Critical situation of the English Army
In the meantime, the besiegers were relieved from the extremities of want, by the arrival of three ships with provisions; and the bishop, on receiving the king's message, took advantage of the renewed strength and spirits of his soldiers, to order an assault, which was successful; the garrison having stipulated, before surrender, that their lives should be spared. Edward, when at Kirkliston, had raised some of the young squires in his army to the rank of knighthood; and these new knights were sent to gain their spurs, by taking the other two fortalices. On coming before them, however, they found that the Scots had abandoned them to the enemy; and having destroyed them, they rejoined the main army.
These transactions occupied a month, and the army began again to suffer severely from the scarcity of provisions. The fleet from Berwick was anxiously looked for, and Edward foresaw, that in the event of its arrival being protracted a few days longer, he should be compelled to retreat. At last a few ships were seen off the coast, which brought a small supply; but the great body of the fleet was still detained by contrary winds, and a dangerous mutiny broke out in the camp. The Welsh troops had suffered much from famine; and a present of wine having been sent to them by the king, their soldiers, in a paroxysm of intoxication and national antipathy, attacked the English quarters in the night, and inhumanly murdered eighteen priests.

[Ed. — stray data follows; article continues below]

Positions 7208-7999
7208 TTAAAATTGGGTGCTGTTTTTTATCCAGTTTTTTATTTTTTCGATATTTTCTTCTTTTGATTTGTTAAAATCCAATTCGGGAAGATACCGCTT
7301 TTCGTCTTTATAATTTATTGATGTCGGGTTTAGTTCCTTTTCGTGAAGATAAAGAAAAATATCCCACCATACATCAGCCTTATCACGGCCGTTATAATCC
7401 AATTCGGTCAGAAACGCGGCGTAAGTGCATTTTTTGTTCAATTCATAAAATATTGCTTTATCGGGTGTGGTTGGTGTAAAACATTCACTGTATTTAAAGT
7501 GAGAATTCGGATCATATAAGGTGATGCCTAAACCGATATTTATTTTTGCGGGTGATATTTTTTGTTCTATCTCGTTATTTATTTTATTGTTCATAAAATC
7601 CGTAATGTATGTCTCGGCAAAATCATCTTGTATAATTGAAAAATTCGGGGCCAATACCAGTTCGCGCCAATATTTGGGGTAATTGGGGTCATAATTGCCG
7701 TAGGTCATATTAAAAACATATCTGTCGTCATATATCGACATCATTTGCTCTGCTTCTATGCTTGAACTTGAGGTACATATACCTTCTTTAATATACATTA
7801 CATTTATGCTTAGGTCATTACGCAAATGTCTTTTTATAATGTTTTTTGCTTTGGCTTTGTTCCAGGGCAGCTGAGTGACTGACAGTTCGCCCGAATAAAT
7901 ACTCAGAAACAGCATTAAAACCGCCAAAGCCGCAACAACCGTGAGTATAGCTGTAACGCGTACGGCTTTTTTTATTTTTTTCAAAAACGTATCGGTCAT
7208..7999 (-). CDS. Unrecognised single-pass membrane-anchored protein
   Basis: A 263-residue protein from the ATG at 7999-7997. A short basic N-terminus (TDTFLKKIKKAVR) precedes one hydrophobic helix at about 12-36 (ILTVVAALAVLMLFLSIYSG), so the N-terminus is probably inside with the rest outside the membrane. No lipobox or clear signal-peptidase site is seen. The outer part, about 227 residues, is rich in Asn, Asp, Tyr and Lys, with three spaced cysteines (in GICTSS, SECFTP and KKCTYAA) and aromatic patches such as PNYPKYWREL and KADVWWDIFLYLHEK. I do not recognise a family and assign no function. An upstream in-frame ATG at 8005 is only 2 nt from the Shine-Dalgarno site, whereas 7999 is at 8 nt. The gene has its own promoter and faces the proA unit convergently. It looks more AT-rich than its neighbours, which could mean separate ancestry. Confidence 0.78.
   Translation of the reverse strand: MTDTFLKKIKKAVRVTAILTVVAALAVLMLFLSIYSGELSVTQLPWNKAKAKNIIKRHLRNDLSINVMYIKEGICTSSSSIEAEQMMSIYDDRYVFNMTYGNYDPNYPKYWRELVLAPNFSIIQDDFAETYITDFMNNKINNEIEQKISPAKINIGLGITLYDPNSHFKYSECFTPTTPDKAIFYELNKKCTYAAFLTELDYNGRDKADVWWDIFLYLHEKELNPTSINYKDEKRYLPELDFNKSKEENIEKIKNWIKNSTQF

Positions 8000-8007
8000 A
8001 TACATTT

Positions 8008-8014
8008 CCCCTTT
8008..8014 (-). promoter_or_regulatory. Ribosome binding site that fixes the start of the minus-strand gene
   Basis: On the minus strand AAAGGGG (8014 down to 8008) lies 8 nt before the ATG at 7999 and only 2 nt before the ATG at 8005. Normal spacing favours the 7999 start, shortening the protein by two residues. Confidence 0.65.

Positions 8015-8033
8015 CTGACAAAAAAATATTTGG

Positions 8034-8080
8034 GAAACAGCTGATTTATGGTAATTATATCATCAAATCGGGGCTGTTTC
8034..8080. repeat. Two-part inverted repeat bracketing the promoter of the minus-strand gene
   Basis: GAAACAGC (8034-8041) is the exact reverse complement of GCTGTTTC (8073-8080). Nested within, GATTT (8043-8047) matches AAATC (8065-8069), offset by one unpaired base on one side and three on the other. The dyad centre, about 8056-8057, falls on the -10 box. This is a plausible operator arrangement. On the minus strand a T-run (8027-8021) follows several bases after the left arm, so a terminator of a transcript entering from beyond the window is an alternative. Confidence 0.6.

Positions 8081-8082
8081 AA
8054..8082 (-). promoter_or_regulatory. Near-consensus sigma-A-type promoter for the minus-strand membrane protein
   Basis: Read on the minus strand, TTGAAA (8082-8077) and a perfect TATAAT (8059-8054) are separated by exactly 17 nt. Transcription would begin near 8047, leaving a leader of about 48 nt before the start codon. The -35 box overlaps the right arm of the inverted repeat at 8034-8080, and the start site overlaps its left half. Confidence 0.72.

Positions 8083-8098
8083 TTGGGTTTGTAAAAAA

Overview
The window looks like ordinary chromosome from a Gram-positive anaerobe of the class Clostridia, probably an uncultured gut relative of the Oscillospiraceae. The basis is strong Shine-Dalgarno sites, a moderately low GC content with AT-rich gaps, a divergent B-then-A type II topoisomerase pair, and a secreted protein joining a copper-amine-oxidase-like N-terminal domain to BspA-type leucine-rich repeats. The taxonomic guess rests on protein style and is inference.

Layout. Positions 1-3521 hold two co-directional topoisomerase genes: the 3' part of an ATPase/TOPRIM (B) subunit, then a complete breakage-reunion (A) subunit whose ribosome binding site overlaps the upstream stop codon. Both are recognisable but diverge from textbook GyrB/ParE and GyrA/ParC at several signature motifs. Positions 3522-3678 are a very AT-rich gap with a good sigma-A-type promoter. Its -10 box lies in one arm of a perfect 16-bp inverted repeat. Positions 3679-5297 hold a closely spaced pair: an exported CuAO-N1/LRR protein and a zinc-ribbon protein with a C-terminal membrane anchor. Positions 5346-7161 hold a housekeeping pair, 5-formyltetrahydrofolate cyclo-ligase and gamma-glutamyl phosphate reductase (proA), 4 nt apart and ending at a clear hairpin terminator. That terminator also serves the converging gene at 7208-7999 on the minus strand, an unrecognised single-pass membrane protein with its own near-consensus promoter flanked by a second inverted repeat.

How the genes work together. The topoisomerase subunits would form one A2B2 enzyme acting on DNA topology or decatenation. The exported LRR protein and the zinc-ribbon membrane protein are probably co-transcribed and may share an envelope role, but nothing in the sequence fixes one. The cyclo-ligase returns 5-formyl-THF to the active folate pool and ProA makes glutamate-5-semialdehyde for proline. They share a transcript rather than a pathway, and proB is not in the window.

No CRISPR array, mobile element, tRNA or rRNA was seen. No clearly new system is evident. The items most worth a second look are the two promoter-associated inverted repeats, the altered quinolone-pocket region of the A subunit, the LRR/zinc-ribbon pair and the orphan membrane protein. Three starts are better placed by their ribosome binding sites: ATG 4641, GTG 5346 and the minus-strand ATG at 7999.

Upon this the English cavalry hastily ran to their weapons, and breaking in upon the Welsh, slew eighty men. In the morning the Welsh, of whom there were forty thousand in the army, exasperated at the death of their companions, threatened to join the Scots. "Let them do so," said Edward, with his usual cool courage; "let them go over to my enemies: I hope soon to see the day when I shall chastise them both." This day, however, was, to all appearance, distant. The distress for provisions now amounted to an absolute famine. No intelligence had been received of the Scottish army. As the English advanced, the country had been wasted by an invisible foe; and Edward, wearied out, was at length compelled to issue orders for a retreat to Edinburgh, hoping to meet with his fleet at Leith, and thereafter to recommence operations against the enemy.